• Hang a plumb bob at the 3 o'clock & 9 o'clock location of the tire tread; mark the floor where the plumb bob hits; measure between marks; and trig out the angles based on the measured distances
    • Here's a laser variant where you mark the floor and trig out the toe (1)
  2. Toe plate & tape measure:
    • Strap flat plates to the outside of the wheels on an axle; measure between them with a tape
    • Here's a much fancier take on the toe-plate concept (1)
  3. Sliding bar & tape measure:
    • Adjust a pointer and lock into place; then measure the distance with a measuring tape.
      • Here's a single square tube approach (where the fingers slide on the outside of the tube) (1)
      • I opted for a similar approach, only with the cheaper circular tube (1)
      • Personally, I like the dual square tube approach (where the outside ends slide into the central tube)
My first idea was to simply slide two lengths of smaller square tubing inside a larger central length ... and I really liked the solid feel of this sliding-bar approach ... but at roughly $18 to $22 for each 6-foot length of square tubing (steel vs aluminum), I just couldn't justify the cost over the vastly less expensive steel 1/2 inch EMT circular tubing which was a mere $2 for a 10-foot length at Lowes.

It would have cost about $40 if I used the sliding steel/aluminum rectangular tubes, which is too close in price to a professional toe gauge to be worth it.

A matching sliding EMT clamp for each end cost about 50, and I added two more of these clamps for the optional central mount.

A threaded rod for the feelers that touch the tire was less than $2, and wingnuts to replace the hex nuts on the two clamps cost a total of $1.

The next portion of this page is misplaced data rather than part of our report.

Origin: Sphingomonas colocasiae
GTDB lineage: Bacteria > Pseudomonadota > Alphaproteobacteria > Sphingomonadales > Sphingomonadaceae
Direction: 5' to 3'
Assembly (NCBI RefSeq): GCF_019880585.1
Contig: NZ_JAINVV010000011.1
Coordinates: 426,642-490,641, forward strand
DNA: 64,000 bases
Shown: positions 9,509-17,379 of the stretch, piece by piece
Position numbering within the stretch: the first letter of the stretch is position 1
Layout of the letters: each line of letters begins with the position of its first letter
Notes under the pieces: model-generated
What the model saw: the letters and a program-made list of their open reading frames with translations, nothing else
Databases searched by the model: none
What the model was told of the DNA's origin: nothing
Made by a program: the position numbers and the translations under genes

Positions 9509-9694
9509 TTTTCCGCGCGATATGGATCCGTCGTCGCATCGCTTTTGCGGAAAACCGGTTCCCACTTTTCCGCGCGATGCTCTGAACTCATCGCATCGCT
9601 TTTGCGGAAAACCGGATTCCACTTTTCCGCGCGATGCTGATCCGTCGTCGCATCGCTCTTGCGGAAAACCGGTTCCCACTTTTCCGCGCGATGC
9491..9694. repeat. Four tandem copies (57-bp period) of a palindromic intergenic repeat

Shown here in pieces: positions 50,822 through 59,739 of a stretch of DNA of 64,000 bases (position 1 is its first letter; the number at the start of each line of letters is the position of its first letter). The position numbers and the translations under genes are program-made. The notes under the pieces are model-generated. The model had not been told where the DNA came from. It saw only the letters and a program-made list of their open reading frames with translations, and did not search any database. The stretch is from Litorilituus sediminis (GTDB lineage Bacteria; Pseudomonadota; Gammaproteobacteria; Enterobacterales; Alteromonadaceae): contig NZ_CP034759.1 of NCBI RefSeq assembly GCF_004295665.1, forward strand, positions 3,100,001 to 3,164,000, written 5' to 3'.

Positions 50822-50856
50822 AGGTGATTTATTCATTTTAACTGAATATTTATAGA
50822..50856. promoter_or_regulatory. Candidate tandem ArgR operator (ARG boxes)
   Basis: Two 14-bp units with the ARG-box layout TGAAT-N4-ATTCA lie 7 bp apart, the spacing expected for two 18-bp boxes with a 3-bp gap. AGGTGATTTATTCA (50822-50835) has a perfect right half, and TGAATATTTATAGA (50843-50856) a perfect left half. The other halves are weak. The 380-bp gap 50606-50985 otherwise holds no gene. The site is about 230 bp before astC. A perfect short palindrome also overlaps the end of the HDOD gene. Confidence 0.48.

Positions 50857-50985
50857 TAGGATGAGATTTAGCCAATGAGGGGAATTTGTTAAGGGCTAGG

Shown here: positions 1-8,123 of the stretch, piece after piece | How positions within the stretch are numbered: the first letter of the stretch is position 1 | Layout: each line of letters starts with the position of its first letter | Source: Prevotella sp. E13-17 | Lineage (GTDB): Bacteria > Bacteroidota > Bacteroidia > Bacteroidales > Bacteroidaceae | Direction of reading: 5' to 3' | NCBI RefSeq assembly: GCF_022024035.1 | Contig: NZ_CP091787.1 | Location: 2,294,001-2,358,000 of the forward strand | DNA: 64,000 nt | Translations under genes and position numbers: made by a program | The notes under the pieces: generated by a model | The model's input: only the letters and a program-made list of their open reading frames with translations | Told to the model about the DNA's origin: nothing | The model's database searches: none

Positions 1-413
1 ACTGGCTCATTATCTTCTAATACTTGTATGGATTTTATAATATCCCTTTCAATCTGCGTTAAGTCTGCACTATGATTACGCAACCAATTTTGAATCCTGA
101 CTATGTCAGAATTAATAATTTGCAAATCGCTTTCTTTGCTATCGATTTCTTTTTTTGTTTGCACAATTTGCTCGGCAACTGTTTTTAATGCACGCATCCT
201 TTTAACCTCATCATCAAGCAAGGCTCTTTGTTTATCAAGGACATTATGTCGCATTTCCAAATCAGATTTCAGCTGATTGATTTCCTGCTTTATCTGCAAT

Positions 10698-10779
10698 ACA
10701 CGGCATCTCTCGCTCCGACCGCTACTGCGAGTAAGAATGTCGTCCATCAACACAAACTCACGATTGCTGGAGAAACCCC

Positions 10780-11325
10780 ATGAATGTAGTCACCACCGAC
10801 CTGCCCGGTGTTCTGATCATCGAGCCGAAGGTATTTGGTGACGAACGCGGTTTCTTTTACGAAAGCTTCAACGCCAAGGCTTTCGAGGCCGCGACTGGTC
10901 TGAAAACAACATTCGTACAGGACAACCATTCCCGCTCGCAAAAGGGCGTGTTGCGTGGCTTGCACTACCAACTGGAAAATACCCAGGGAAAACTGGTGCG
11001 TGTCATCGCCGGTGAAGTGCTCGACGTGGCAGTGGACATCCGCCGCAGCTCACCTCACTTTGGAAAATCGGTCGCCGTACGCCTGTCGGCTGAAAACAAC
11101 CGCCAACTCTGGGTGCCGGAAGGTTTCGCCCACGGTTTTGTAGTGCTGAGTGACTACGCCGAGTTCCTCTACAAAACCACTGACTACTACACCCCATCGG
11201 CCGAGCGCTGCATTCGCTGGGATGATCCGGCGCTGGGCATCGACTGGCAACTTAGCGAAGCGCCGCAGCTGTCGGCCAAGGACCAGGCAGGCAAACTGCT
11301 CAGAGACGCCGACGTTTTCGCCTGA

EDIT: Here's a pic of the parts ... (total cost is roughly about $7 not counting the extra nuts and wingnuts I bought):
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Please read the suggested threads, where the best always add value to those threads, either by pictures or by descriptions, so the next person with the same problem stands on your shoulders.
See also: E39 Bestlinks & How to easily find what you need

Last edited by bluebee; 09-09-2012 at 11:58 PM.
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  #82  
Old 09-09-2012, 12:36 PM
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Sounds good BB. I cant tell exactly what your method will be without the pics, but I highly suggest (and maybe your already doing this) taking measurements from the metal rim and not the tire. When measuring less than a mm, tires are not perfect. Rims should be within a few.01 mm.
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  #83  
Old 09-09-2012, 11:49 PM